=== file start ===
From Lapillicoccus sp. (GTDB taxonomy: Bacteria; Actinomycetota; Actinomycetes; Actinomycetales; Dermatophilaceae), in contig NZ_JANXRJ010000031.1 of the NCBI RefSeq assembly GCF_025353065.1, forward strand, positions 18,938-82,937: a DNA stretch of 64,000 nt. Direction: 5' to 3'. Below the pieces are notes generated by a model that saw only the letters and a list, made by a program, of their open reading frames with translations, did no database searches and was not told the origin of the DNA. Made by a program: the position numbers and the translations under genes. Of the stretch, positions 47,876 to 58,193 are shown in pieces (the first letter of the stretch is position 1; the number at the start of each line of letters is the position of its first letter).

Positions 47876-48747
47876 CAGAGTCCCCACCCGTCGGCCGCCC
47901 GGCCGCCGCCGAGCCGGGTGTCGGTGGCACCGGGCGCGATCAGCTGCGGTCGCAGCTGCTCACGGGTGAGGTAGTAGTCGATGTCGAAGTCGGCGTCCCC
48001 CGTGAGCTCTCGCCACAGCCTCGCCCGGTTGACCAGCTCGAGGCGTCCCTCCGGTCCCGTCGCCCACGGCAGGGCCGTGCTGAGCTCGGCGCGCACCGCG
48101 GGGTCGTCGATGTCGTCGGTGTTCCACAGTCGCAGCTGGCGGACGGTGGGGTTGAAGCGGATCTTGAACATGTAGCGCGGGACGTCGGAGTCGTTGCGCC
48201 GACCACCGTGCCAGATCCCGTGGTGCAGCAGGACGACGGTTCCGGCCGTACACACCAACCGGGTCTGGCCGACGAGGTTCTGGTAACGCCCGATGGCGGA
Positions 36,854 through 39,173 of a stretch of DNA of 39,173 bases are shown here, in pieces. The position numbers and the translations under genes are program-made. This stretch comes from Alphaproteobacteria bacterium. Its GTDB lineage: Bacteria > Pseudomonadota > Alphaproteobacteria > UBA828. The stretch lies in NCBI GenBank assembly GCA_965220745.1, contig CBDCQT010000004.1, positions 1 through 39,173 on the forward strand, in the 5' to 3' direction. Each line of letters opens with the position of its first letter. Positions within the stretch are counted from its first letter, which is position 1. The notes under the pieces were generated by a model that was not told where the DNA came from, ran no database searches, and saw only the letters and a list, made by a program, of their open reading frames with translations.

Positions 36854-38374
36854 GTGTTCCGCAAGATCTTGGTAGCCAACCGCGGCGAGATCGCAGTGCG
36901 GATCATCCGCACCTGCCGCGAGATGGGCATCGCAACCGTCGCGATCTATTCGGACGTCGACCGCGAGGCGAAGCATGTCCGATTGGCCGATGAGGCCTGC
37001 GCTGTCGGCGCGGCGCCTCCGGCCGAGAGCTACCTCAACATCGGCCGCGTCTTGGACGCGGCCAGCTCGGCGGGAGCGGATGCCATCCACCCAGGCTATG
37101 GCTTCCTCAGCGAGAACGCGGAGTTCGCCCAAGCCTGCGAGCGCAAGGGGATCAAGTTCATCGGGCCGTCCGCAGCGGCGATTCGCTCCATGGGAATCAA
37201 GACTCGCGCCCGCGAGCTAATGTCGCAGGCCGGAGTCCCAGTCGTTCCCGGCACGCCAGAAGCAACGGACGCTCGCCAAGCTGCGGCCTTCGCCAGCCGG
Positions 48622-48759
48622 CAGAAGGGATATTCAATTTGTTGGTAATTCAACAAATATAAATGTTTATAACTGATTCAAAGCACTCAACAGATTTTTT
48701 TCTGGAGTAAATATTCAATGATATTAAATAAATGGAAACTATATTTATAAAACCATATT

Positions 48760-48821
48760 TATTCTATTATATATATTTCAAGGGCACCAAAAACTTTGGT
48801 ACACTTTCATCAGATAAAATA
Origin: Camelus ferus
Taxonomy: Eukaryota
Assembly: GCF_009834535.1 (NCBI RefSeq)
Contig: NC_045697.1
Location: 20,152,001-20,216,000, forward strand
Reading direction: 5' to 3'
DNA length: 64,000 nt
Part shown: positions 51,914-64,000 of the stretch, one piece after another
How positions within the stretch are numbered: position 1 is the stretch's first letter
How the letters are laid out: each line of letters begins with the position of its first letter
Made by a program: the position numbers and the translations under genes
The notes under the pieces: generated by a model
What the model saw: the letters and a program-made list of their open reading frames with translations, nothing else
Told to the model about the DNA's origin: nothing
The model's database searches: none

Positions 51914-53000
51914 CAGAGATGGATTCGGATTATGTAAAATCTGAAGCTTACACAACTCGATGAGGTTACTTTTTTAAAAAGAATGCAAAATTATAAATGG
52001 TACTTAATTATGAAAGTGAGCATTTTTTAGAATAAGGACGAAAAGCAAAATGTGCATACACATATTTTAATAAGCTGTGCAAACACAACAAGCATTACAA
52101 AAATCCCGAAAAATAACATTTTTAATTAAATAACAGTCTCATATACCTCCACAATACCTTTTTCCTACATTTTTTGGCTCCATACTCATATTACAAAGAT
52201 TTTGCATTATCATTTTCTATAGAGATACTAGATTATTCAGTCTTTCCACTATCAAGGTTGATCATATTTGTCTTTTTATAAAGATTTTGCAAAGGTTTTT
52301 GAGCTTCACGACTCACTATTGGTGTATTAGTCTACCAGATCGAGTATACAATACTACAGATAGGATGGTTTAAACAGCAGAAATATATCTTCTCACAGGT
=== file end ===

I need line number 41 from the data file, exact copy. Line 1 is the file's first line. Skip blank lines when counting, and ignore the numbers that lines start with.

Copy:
52301 GAGCTTCACGACTCACTATTGGTGTATTAGTCTACCAGATCGAGTATACAATACTACAGATAGGATGGTTTAAACAGCAGAAATATATCTTCTCACAGGT